About how many hours per week do you spend in alternative involvement in professional organizations, administrative duties, teaching, clinical requirements or similar?
My laboratory has 4 graduate students and a post-doc, so I would say that my role as a teacher is full time (I also consider myself a student – I learn much from them). In terms of actual lecture time in courses, that varies each semester, but probably amounts to only a few hours a month. My administrative responsibilities – university committees, as well as professional societies - are about 2 hrs per day
Are you involved with any activities or hobbies unrelated to your work and if so, how do you find the time to participate in these activities?
I love running. The year of my 50th birthday (2009) I trained for and ran in my first marathon. I ran in another one in 2010. It varies as to what time of day I train. Half the days, it’s in the morning before work, the other half it’s at the end of the day. On the evening runs, my wife will drive me home and drop me off about 4-5 miles from the house. I’ll get there in time for dinner! I also enjoy P90X, which I try to do a couple times a week.
How do you choose to prioritize work and non-work activities?
If it involves family, it’s an easy decision – that’s #1. If it’s running or P90X, I’ll do it when there’s time. I find yard work on the weekends very relaxing and make sure I’m outside doing something every weekend.
How have you achieved a balance between work and personal priorities?
I’ve been very lucky. My wife knows the business and understands the time constraints. One thing that has worked is following the philosophy that the family should eat dinner together every night. There have been exceptions, but for the most part, we have rigorously followed that rule.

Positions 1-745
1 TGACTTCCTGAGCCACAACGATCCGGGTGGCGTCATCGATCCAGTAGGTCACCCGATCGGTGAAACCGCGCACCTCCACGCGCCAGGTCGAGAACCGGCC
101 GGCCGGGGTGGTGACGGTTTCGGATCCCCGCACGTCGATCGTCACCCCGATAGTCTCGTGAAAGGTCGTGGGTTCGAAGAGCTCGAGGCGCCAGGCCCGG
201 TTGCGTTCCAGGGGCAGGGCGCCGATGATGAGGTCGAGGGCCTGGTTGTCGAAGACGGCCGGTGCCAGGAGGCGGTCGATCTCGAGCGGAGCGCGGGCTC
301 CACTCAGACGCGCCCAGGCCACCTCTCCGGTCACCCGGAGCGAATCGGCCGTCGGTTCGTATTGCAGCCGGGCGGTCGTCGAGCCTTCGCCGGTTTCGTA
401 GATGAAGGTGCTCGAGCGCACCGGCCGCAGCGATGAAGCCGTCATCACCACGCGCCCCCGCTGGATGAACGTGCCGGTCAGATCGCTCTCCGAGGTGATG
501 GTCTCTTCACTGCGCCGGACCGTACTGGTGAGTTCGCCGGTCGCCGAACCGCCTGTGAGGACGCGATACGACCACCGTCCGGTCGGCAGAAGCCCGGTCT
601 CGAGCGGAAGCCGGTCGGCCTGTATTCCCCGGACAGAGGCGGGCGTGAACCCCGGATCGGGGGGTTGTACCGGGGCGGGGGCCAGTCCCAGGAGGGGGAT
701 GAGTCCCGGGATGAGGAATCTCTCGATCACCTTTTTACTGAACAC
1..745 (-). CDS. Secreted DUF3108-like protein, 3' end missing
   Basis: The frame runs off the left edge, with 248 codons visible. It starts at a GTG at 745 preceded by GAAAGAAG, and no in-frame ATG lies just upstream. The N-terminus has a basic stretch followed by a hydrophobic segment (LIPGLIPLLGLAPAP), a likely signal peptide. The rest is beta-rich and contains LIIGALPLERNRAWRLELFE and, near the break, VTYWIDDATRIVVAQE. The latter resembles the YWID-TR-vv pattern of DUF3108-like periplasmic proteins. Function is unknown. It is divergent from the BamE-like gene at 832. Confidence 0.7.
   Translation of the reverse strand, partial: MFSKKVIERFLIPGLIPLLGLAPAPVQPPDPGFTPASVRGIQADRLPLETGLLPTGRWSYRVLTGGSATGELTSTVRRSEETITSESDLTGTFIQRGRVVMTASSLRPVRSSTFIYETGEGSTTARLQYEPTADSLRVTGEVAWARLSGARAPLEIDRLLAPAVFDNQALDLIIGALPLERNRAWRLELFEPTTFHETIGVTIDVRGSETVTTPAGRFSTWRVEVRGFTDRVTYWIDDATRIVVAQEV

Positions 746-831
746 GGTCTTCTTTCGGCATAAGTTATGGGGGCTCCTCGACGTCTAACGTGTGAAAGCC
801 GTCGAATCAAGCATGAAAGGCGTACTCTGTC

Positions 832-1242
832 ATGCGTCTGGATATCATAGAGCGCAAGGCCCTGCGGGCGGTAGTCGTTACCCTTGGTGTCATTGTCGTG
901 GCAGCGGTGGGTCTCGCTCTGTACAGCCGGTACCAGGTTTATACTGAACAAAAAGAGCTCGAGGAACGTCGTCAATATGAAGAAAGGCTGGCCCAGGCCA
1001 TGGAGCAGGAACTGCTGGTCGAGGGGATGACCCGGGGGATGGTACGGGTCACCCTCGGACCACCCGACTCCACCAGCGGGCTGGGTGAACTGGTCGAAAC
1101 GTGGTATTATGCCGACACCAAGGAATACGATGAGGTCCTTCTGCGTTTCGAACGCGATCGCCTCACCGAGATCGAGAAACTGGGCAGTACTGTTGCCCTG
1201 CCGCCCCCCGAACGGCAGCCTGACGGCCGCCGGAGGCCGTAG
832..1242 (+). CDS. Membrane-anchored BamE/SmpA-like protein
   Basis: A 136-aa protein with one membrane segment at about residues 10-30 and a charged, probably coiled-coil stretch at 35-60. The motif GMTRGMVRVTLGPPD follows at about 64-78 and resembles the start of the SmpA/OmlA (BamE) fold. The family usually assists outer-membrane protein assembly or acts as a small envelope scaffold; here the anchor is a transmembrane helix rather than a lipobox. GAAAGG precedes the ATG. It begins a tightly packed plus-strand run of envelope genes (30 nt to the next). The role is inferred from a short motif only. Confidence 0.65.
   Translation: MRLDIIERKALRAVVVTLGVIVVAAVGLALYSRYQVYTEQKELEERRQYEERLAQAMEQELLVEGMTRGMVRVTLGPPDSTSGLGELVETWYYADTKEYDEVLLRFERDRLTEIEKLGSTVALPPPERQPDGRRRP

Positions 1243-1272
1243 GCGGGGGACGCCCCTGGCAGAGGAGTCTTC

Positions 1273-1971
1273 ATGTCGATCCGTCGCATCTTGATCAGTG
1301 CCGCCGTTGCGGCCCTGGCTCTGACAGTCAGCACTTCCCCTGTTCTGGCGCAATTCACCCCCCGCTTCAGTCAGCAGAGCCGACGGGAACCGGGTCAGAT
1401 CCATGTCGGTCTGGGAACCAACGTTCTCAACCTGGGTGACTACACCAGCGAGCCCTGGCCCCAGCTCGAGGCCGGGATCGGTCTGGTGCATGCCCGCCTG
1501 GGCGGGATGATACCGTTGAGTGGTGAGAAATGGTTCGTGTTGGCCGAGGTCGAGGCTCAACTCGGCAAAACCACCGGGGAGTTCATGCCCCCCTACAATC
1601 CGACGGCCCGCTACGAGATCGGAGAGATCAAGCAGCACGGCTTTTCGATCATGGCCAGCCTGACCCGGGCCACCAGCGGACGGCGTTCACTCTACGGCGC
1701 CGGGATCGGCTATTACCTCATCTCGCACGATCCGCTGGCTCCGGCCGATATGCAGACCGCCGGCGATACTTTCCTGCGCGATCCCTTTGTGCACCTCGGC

What percentage of your time is allocated to work vs. home life?
I spend about 50 hrs per week at work, but also work from home every day, crack of dawn early morning hours, 7 days a week, before anyone else is awake. I am a morning person.
How have you achieved a balance between work and personal priorities?
The short answer is reduced the amount of time sleeping! I’ve been lucky to be able to be somewhat flexible in my schedule – I can get away for an hour or two with zero guilt to watch my kids compete in a multiplication contest or in a play at school. I made time to coach my kids in various sports when they were young. My wife and I have always realized that something as simple as walking the dogs together is a great way to talk and work out life’s problems. If I know there’s a family event that I want to be a part of, I’ll plan ahead and make sure all my deadlines are met – working early mornings, late nights, whatever it takes.